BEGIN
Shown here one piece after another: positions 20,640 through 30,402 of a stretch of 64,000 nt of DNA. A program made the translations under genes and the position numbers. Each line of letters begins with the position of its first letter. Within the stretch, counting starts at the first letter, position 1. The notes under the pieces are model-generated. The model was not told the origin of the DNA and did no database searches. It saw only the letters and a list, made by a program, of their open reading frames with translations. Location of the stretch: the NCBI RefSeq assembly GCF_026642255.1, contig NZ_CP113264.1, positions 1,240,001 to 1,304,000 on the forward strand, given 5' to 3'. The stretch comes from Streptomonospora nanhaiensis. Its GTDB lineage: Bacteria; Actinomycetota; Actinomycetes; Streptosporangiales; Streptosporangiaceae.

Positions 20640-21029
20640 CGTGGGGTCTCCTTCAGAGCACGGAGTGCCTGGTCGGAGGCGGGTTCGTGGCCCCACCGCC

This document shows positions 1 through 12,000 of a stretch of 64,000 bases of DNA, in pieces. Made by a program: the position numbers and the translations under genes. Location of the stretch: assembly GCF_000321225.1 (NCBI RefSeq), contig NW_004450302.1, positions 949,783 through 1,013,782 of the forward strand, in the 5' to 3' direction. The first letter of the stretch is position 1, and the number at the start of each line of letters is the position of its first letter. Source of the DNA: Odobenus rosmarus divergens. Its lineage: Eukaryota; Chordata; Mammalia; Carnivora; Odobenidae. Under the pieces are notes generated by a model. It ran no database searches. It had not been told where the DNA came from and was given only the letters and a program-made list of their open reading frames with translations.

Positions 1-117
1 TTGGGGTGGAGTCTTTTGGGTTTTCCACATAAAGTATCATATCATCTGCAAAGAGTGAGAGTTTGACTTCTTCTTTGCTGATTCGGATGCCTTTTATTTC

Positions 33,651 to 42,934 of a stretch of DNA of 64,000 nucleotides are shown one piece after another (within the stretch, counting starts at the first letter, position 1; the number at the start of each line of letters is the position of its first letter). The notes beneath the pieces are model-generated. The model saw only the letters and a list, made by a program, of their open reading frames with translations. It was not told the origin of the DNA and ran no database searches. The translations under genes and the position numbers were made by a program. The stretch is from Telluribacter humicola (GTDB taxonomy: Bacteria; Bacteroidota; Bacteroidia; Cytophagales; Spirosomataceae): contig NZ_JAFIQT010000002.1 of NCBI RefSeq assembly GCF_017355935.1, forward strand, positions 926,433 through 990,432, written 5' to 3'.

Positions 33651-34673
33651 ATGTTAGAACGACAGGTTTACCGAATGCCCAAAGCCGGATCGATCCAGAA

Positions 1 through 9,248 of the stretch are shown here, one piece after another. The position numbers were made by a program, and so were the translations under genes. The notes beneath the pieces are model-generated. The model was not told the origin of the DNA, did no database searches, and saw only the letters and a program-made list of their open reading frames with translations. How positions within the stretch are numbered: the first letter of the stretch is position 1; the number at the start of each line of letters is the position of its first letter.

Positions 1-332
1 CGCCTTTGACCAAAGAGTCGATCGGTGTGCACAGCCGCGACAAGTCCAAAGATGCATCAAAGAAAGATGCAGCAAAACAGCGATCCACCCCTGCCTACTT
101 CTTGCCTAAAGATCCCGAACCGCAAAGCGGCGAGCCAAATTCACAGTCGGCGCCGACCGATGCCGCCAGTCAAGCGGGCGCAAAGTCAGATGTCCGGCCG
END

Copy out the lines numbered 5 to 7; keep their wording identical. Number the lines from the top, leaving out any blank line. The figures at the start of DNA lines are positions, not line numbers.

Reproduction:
Positions 1-117
1 TTGGGGTGGAGTCTTTTGGGTTTTCCACATAAAGTATCATATCATCTGCAAAGAGTGAGAGTTTGACTTCTTCTTTGCTGATTCGGATGCCTTTTATTTC

Positions 33,651 to 42,934 of a stretch of DNA of 64,000 nucleotides are shown one piece after another (within the stretch, counting starts at the first letter, position 1; the number at the start of each line of letters is the position of its first letter). The notes beneath the pieces are model-generated. The model saw only the letters and a list, made by a program, of their open reading frames with translations. It was not told the origin of the DNA and ran no database searches. The translations under genes and the position numbers were made by a program. The stretch is from Telluribacter humicola (GTDB taxonomy: Bacteria; Bacteroidota; Bacteroidia; Cytophagales; Spirosomataceae): contig NZ_JAFIQT010000002.1 of NCBI RefSeq assembly GCF_017355935.1, forward strand, positions 926,433 through 990,432, written 5' to 3'.